Nutrients obtained through the consumption of healthy foods can prolong life expectancy and reduce the risk of premature death.
With more than half of US adults using dietary supplements, Zhang and her colleagues explored their effects, as well as the impact of nutrients found in foods, with data from 27,725 adults participating in the National Health and Nutrition Examination Survey.
"As potential benefits and harms of supplement use continue to be studied, some studies have found associations between excess nutrient intake and adverse outcomes, including increased risk of certain cancers", said Fang Fang Zhang, M.D., Ph.D., associate professor at the Friedman School of Nutrition Science and Policy at Tufts University and senior and corresponding author on the study.
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Fortunately, the study revealed a lower risk of death associated with supplements, but they are also keeping in mind other factors like education, smoking and drinking, and diet.
Debate as to their effectiveness has raged for years with many studies showing a supplement does not mirror the effects of when taken naturally.
During the median follow-up of six years, 3,613 of the study participants died. Researchers then used that information to determine participants' nutrient levels. Finally, to calculate mortality outcomes for each study participant, matches were made with the National Death Index through December 31, 2011. The researchers assessed whether adequate or excess nutrient intake was associated with death and whether intake from food versus supplement sources had any effect on the associations.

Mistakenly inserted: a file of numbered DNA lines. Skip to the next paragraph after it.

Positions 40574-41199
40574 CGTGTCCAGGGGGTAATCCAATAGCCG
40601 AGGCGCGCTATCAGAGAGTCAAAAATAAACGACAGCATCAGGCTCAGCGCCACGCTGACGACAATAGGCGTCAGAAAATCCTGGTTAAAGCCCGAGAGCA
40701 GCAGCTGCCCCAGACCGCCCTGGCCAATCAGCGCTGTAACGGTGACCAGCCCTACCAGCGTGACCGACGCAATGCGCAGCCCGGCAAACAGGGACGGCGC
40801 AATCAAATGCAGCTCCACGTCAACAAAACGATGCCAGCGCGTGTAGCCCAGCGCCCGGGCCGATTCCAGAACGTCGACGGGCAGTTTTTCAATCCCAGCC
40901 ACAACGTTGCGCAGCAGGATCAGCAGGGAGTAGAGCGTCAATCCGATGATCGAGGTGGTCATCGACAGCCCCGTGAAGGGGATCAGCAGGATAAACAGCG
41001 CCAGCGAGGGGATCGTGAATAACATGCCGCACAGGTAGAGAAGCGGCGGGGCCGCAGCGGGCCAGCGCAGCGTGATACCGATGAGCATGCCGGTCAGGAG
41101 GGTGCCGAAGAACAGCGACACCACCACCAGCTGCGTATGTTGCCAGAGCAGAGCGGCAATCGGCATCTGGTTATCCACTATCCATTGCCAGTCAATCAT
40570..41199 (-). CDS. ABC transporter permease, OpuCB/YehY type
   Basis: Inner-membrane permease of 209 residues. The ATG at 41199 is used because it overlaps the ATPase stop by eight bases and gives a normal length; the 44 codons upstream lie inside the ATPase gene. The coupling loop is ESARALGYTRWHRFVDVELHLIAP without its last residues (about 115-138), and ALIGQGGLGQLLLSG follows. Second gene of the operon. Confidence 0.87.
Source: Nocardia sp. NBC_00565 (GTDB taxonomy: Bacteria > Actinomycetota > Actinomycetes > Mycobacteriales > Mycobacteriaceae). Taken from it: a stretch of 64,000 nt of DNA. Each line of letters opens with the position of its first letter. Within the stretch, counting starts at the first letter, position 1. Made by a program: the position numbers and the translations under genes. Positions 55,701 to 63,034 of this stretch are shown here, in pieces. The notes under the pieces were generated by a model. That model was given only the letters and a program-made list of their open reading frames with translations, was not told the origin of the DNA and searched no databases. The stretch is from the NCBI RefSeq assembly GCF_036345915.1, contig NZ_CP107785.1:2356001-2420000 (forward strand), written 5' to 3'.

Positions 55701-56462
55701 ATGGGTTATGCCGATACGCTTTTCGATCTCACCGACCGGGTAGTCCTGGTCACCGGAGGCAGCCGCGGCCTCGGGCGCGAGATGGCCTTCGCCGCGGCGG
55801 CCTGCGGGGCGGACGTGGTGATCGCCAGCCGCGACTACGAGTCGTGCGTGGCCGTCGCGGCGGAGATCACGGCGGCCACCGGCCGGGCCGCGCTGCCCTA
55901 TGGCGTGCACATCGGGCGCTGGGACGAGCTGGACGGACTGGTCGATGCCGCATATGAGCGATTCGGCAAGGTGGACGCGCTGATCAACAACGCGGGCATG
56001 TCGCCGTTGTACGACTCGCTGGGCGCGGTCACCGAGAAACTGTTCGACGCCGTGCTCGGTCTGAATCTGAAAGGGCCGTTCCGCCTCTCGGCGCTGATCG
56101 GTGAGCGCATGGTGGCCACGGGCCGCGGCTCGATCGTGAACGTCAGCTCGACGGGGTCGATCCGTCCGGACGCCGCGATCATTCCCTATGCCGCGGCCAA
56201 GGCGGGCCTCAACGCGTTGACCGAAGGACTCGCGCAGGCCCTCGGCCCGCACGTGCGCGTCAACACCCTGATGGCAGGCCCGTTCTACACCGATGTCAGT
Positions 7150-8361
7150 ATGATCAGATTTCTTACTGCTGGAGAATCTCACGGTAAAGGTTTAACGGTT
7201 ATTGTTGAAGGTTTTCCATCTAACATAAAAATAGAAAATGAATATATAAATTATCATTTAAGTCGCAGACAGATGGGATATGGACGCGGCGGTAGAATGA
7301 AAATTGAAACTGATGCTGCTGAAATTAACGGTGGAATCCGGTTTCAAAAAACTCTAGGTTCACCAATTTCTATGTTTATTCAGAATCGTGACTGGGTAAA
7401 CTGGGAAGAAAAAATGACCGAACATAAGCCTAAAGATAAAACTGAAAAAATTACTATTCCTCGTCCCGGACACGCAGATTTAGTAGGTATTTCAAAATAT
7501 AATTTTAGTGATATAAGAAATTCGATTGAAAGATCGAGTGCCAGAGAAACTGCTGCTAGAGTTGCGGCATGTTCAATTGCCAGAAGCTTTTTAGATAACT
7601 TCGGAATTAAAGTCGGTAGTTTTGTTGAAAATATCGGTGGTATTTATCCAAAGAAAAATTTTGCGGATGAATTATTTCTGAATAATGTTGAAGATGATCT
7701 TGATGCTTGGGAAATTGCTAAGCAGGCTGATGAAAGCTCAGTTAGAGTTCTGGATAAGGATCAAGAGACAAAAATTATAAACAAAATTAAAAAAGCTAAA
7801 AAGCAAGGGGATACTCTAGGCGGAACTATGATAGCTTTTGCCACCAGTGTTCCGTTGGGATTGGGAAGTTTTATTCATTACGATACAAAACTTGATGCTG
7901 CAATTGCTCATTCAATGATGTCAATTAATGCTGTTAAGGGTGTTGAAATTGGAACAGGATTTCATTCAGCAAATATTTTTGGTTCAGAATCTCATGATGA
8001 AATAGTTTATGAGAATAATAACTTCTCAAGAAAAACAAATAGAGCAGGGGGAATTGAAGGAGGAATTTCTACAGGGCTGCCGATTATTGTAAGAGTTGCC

In addition, there was evidence that unnecessary consumption of vitamin D supplements by individuals who were not deficient in the vitamin might increase the risk of death from any cause.
The study also highlighted the negative effects of overuse of supplements: For example, getting 1000mg per day of calcium in pill form was linked to a 62 percent increased risk of cancer. They found that insufficient intakes of magnesium and vitamin K were associated with lower risk of death. However, excess calcium was linked to an increase risk of cancer mortality. There was no association between dietary supplement use and a lower risk of death. However, this link requires further investigation to be definitively proved as a positive association.
Dietary supplements have remained controversial for a number of reasons, including lack of adequate regulations that result in many poor quality products that, in some cases, contain little or no active ingredients. Additionally, the possibility that residual confounding may have affected the study's results remains.